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by Jacqueline Henry


Smoke burnishes from a bull's tail,

his devil horns as white as the pale-

faced woman whose mouth hangs open

in anguish, a dead child cradled in her arms.

She beseeches the beast, pleading the case

of men—but what does it care? Suffering

is everywhere. Severed limbs leap

across a canvas, black and white screaming out


to sharpened shades of gray. Even the horse cries,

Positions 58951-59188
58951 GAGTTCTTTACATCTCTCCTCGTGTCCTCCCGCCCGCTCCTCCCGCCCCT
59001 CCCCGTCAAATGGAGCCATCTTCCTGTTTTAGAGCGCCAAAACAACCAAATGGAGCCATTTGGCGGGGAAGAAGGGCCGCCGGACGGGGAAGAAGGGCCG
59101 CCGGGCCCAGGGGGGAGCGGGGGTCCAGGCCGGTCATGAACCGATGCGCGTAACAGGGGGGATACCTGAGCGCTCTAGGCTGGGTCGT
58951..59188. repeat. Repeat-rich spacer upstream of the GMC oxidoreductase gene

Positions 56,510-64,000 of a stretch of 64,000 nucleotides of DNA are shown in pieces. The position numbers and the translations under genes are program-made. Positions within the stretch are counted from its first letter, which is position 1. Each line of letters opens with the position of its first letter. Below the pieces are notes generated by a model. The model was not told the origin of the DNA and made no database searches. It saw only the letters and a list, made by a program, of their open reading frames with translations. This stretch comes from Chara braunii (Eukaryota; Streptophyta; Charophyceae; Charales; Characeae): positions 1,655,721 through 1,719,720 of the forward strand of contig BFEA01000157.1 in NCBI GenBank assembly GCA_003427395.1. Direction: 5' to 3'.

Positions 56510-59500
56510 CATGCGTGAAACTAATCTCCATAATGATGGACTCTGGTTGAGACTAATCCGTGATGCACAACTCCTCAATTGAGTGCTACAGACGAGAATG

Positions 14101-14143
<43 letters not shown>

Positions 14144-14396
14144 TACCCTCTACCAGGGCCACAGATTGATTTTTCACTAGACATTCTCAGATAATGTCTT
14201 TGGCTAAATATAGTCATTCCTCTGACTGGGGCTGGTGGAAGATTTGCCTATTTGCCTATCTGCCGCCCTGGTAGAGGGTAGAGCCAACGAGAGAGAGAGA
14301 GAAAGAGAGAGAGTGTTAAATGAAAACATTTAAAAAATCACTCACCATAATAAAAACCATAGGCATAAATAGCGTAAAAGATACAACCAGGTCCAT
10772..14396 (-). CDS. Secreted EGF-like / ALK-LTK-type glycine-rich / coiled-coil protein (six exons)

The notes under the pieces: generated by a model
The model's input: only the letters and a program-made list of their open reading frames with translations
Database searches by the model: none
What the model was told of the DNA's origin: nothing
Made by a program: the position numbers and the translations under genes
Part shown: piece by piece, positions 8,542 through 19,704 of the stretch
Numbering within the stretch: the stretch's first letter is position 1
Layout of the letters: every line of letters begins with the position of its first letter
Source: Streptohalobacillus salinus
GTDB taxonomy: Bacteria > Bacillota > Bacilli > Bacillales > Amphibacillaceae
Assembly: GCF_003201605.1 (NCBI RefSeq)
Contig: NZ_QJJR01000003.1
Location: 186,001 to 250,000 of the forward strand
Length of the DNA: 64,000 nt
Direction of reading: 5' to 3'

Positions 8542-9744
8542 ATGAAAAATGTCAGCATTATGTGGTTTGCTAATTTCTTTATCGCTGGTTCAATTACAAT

riderless under the blaring light of an evil eye

that sees all but understands nothing.

Not even what the painter reveals.


Faded newsprint in the backdrop—as if

erasure were even possible. What did the words

say? What would the painter say—now—to the nations?

His tapestry once hung behind a podium that no longer


clamors for peace? Who is the beast?